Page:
Several times in the evolution of reptiles bipedal forms have phylogenetically preceded marine forms. Yes, marine forms. It’s bizarre, but true.
Here’s the list, more or less. Did I miss any?
Huehuecuetzpalli (bipedal capable) > Dinocephalosaurus (marine)
Huehuecuetzpalli, a small speedy lizard with short fore limbs and long hind limbs evolves to become Dinocephalosaurus, a giant long-necked sit-and-wait predator via Macrocnemus, something in between.
Eudibamus (biped) > Claudiosaurus (marine)
Eudibamus, a small lizard-like diapsid with a long neck and long hind limbs evolves to become Claudiosaurus, a long-necked marine undulating marine predator of tiny prey. Thereafter descendants evolve to become ichthyosaurs and plesiosaurs.
Storks (biped) > Penguins (marine)
Flying bipeds evolve to fly underwater.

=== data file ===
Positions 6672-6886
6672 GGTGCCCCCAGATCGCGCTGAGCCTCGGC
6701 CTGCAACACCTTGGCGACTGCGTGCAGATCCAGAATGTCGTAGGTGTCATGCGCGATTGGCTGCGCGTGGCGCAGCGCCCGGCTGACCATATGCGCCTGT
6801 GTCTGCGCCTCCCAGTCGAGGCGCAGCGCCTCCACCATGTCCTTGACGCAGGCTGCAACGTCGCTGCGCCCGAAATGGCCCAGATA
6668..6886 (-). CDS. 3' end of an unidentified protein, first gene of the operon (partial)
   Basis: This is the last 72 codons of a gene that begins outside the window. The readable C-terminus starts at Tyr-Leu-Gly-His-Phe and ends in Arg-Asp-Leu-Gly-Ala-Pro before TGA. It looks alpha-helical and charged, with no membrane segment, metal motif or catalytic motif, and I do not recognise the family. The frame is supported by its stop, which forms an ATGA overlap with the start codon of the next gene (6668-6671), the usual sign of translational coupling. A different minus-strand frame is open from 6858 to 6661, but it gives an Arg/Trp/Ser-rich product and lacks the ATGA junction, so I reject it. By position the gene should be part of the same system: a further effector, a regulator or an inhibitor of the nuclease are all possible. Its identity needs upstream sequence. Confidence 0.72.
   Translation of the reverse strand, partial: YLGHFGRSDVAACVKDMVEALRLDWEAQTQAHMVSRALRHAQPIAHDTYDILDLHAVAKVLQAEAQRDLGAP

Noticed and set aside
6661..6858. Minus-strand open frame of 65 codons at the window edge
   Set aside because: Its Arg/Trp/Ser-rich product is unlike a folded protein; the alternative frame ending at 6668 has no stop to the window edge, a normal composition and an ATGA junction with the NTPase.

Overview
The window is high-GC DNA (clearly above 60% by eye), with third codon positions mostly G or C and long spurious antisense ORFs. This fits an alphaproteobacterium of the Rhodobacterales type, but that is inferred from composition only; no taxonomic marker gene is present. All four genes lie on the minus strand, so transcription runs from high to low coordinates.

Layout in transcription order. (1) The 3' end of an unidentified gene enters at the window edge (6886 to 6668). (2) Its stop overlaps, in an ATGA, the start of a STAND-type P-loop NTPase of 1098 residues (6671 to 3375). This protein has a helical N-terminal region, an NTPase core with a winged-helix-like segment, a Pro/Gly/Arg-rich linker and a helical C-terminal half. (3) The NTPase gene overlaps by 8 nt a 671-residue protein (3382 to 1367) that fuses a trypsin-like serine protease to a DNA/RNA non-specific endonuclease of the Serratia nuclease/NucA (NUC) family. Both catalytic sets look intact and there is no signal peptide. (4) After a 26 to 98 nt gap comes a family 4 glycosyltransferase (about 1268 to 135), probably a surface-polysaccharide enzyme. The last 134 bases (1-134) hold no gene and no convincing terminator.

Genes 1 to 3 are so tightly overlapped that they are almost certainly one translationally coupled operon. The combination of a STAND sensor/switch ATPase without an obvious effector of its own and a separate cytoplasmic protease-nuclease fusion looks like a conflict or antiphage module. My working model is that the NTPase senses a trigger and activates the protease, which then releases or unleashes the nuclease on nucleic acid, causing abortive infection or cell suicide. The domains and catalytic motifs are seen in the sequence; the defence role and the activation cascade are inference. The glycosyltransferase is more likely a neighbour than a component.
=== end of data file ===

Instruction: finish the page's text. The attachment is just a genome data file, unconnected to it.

Australopithecines (biped) > Humans (Homo, marine capable)
(grassland roamers evolve to become able to swim)
Evidently it all comes down to
Conscious control of breathing — if you want to become a marine animal you have to hold your breath.
Not sure what the bipedal connection is with reptiles, because lots of marine reptiles never had a bipedal phase. I just wanted to throw the idea out there.
More on Humans:
Anthropologist Elaine Morgan on TED talks about the origin of bipedal humans from aquatic apes here. Step-by-step: Apes all walk bipedally when they cross streams. For insulation humans have fat migration to a subdermal position, that’s why obesity is possible for humans, not for apes. The nostrils open ventrally, keeping water out by air pressue in humans. Ape nostrils don’t keep out water, except for the proboscis monkey (the most aquatic of primates). Ability to speak comes by way of the conscious control of their breath, according to Morgan.